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Spoon-feeding the buzz: indie's underdogs coming out on top 

Wednesday, May 23 2007
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Though Austin's Spoon has been cranking out brainy indie rock since 1994, it wasn't until recently that it became coveted by a broader segment of the population. Just a few years back the group was dropped from its label. Now its upcoming record Ga ga ga ga ga is one of the most hotly anticipated releases of the summer. Rumor has it Ga ga ... is a return to Girls Can Tell-era Spoon, with a few key tweaks, like quirky instrumentation and a cameo by superproducer Jon Brion. Whoever's lucky enough to make it into Popscene tonight is in for an intimately epic experience. Doors open at 9 p.m., but expect a line to begin forming long before that, since no advance tickets have been sold. The lucky ones will get in for $13 ($15 for ages 18-20). Popscene takes place on Thursday, May 24, at 330 Ritch St. Call 541-9574 or visit www.popscene-sf.com for info. —Maya Kroth


Since the late '90s, Bobby Conn has concocted many personae: ex-con financial guru; conspiracy theory-driven "antichrist"; glammed-up anti-Bush soul testifier. But the surprising irony of King for a Day — the Chicagoan's new, quasi-operatic concept album about self-delusion — is how true his deadpan camp rings. In an age when pop music's imagination suffocates between self-indulgent confessional on one end and conspicuous-consumption-as-art on the other, Bobby Conn's tongue-in-cheek indictment of the American Dream is undeniably relevant. Pay king Conn his royalties on Thursday, May 24, at the Rickshaw Stop at 8 p.m. Admission is $10; call 861-2011 or visit www.rickshawstop.com for more info. — J. Niimi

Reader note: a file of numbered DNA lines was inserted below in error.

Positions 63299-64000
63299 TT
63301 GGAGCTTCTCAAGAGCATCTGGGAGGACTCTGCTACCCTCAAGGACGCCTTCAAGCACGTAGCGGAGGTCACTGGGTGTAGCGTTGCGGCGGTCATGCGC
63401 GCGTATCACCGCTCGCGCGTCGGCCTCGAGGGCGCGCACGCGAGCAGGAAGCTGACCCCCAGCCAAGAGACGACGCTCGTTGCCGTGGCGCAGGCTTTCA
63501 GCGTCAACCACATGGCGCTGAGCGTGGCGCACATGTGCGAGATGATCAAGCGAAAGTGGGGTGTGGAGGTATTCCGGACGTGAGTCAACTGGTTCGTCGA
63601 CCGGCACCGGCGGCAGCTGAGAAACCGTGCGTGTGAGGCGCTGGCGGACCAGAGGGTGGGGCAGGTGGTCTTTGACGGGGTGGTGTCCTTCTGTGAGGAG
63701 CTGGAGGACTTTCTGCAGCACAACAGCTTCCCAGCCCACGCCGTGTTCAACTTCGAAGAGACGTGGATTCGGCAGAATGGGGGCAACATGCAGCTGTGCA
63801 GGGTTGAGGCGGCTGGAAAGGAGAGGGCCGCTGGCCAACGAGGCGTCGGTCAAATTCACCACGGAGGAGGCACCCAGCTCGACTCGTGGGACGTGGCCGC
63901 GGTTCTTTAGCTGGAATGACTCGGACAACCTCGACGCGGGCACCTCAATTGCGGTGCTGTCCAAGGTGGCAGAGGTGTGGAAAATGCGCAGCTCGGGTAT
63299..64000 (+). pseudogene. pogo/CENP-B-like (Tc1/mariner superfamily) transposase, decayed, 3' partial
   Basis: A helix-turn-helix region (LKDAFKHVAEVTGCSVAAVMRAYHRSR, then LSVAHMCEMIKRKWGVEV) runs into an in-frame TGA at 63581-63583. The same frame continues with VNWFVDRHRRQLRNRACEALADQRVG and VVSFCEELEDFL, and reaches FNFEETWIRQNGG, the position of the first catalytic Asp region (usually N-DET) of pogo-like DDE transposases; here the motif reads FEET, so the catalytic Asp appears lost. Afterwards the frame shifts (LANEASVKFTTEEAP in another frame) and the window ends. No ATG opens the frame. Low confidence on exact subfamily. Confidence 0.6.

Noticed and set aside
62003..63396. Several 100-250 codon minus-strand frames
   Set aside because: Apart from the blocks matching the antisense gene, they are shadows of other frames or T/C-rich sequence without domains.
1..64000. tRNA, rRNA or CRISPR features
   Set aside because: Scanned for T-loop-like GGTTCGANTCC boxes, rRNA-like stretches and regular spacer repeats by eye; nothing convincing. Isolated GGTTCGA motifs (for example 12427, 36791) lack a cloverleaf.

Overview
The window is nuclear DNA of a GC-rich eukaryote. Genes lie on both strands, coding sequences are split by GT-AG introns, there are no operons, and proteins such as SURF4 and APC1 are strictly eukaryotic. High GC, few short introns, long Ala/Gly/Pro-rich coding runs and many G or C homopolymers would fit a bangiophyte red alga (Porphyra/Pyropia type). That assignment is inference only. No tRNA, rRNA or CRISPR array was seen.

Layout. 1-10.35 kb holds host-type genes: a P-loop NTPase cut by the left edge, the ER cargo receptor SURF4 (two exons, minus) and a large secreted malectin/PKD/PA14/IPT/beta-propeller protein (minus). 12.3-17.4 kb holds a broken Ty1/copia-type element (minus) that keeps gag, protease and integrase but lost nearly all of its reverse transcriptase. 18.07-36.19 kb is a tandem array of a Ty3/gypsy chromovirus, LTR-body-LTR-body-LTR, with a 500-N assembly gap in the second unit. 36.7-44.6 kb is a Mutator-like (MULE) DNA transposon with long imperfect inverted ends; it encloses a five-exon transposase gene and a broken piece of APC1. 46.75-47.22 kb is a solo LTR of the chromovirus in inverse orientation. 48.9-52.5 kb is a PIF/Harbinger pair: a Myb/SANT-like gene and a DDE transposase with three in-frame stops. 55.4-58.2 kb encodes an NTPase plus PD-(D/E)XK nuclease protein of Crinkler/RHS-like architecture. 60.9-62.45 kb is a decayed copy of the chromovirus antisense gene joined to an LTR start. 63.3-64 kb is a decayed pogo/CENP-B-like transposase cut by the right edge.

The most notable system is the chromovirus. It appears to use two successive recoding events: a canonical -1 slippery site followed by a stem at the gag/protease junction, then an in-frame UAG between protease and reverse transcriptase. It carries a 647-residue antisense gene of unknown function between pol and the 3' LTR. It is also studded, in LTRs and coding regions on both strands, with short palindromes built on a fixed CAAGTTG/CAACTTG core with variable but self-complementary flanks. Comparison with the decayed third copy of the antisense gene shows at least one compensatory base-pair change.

Some people truly savor the semi-sweet state of longing, getting their Masters' degree in moping. Lucky for them there's plenty of ideal music for dreary days: stuff like Nick Drake, select Lambchop records, and the Clientele . God Save the Clientele finds the U.K. foursome making fine use of hushed vocals (that sound a wee bit like Marc Bolan), downcast melodies, and guitar tones that glisten more than they rock. Let the Clientele be the musical meteorologists for the wintery summer of your discontent at on Saturday, May 26, at Great American Music Hall at 9 p.m. Admission is $15; call 885-0750 or visit www.gamh.com for more info. — Mark Keresman


Seattle's post-what-the-fuck-ever quartet Intelligence has a rather brazen discography. That's due to boss-man Lars Finberg's penchant for coercing aberrant noise out of otherwise ordinary rock 'n' roll utensils. Take "Moon Beeps," off the forthcoming full-length — what starts as a subdued, reverb-heavy groove, gets blasted apart by heavy drumming, crackling chord progressions, and Finberg's ice-pick riffing. Intelligence makes such drastic transitions happen in the blink of an eye. But beneath all the punkish, blown-out distortion and haywire song-composition lies ample evidence of serious pop-songwriting genius. Anyone willing to brave the volume levels and blind left-turns will undoubtedly find their heads bobbing halfway through the first song. Intelligence performs Wednesday, May 30, at the Hemlock at 9 p.m. Admission is $10; call 923-0925 or visit www.hemlocktavern.com for more info. — Grant Brissey

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Mark Keresman

About The Author

Maya Kroth

About The Author

Grant Brissey

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J. Niimi

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